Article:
Mikaela Shiffrin: How I relate to the pressure felt by Simone Biles in Tokyo

Mikaela Shiffrin makes skiing appear effortless, but the reality is somewhat different for the double Olympic champion. The 26-year-old explains how she has struggled with her mental demons in the lead-up to Beijing 2022.

By Alison Ratcliffe

Alpine skiing superstar Mikaela Shiffrin would like you to know that the Olympic Games are not all “rainbows and sunshine and butterflies”.

The year leading up to the Olympic Winter Games Beijing 2022 has not been kind to the alpine skier. The 26-year-old continues to mourn her father, has struggled with a back problem, and caught COVID-19. Plus everyone assumes she’ll win everything.

Winning doesn’t just happen because you arrive at the start gate and you’re the best skier, says the two-time Olympic gold medallist.

Simone Biles’ withdrawal from some events at the Olympic Summer Games Tokyo 2020 in order to protect her mental health, shows what she’s talking about.

"What I know from that kind of pressure is: It is not easy to win. Ever." - Mikaela Shiffrin to AP.

"One hundred percent that people didn't even consider her for any other spot,” said Colorado-born Shiffrin in an interview.

“It was like the gold medal was there, written with her name on it, but she still had to go and flip and twist through the air with perfection in order to actually earn this medal that was decided it was supposed to be for her."

Mikaela Shiffrin: It's always scary

The sense that the wider public doesn’t always understand the extreme requirements to win gold translates directly to skiing.

“It’s always scary,” Shiffrin said in an interview with The Associated Press.

“You can’t really control the outcome beyond your own skiing. And that’s a really uncomfortable place to be.

“If you add on top of that expectations from anybody, be it just somebody looking on livestreaming or looking at your Instagram posts to your coaches who are standing on the hill, and they want you to succeed.”

When Shiffrin lost her father, this only added to the sense of fear. 2 February marks the second anniversary of his sudden death in an accident. Shiffrin says that his passing meant that her and her mother, also her one of her coaches, lost their safety net.

“So my Mum and I, we don’t feel safe,” she said.

“And that has to do with the pandemic as well and general frustrations with people not seeming to get it.”

By “it”, she means social distancing and people who aren’t taking the pandemic seriously.

Just as her Olympic preparation was intensifying in December, Shiffrin contracted COVID.

The American had never taken more than four days off skiing in her career. Now she was shut in a hotel room in Austria, her mother on the other side of the wall. She had a 15kg plate and her bedframe to train with.

Shiffrin had already felt under pressure due to a back problem she was still struggling with in November.

“I could definitely use a lot more reinforcement,” Shiffrin said then. “Unfortunately, there’s just not really a whole lot of time for that. I don’t really expect to feel ready to race. At this point, I never actually feel ready.

“You just race, I guess.”

After her release from COVID isolation, the Team USA star did just that. She tried to view her slalom run in the World Cup event in Schladming, Austria as a training run. But at the start gate, the fatigue and introspection kicked in.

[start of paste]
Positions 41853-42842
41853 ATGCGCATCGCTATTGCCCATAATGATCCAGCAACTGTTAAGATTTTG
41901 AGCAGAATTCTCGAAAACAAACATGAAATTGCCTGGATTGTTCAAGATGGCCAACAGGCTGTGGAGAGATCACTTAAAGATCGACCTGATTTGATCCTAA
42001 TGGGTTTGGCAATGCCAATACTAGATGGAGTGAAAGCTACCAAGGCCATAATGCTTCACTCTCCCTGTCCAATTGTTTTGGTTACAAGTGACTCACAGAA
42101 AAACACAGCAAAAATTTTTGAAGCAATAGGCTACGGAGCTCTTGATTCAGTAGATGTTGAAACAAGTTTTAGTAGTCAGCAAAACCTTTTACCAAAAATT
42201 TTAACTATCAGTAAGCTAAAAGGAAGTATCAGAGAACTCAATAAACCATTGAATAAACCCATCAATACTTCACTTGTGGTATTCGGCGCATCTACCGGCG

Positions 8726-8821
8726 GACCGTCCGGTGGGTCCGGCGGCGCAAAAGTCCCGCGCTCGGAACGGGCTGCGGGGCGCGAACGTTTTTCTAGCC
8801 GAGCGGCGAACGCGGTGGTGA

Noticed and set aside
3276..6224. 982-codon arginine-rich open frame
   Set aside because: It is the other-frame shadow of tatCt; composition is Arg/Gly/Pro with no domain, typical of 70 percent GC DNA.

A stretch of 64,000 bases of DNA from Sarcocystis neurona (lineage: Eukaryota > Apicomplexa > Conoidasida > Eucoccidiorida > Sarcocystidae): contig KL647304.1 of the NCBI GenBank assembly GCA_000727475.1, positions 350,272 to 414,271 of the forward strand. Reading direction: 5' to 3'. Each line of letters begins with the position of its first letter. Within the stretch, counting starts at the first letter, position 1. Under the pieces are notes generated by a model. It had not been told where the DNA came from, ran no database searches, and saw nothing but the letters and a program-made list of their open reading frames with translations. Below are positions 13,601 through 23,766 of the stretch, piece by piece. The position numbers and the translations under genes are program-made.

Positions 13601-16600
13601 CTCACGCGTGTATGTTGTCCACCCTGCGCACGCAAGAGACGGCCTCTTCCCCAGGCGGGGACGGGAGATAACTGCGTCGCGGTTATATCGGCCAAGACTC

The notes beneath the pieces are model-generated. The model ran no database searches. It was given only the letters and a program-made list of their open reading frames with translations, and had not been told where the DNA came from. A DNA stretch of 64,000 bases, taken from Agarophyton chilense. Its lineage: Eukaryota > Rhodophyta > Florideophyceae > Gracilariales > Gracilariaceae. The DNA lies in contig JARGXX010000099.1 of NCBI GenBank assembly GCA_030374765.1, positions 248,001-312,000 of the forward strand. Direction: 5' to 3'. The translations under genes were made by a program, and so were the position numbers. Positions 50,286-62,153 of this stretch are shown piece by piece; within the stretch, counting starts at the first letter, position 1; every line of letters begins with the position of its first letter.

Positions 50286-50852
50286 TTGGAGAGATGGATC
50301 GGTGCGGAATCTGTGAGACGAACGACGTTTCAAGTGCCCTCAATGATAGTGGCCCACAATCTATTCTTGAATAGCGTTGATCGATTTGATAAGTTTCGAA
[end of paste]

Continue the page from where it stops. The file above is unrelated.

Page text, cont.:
Then she spied her United States of America team-mate Paula Moltzan warming up. Her routine was so elastic, Shiffrin couldn’t contain a chuckle.

The moment of mirth unlocked something in Shiffrin.

“I just kind of clomped down, and I just skied,” she told the Washington Post. Shiffrin didn’t just ski, she just won, and handsomely.

Maybe that’s where she found the confidence to put the pressure back on herself. The six-times world champion hopes to ski in all five alpine events at Beijing 2022. It’s likely she will compete in the alpine combined, giant slalom, super-G and slalom, and will make a decision on the downhill.

The lead-up to Shiffrin’s Beijing campaign hasn’t all been tough going though. Last year, fellow alpine skier Aleksander Aamodt Kilde confirmed on social media site Instagram that he was in a relationship with Shiffrin.

“She has a lot of experience; I have some experience and we can make each other better,” the Norwegian told Olympics.com.

Besides, just arriving in Beijing promises to be therapeutic for Shiffrin.

“Once we get there, I might be able to take a breath, finally,” said the slalom specialist.

“You’re like, ‘Ohhhh, now I can take a really big, long exhale.’ I feel much better about it. Actually, somehow, the stress isn’t building anymore.”

When can I watch Mikaela Shiffrin competing in alpine skiing at Beijing 2022?

Shiffrin will be making her debut on Monday 7 February in the women's giant slalom (First run at 10:15 local time which is 02:15GMT or 18:15 on the evening of the 6th February in California), where she will try to defend her title from PyeongChang 2018. Two days later she will race the slalom (9 February, first run at 10:15 local time, which is 02:15GMT or 18:15 on the evening of the 8th February in California) and on Friday 11 the American will compete in the Super G (11:00 local time).

It's still unsure if the double Olympic champion will be at the starting gate of the women's downhill on Tuesday 15 February (11:00 local time), while she's be one of the favourites for gold at the combined event on Thursday 17 (Downhill starts at 10:30 local time).

The full competition schedule for alpine ski events is here, with timings for your local region.

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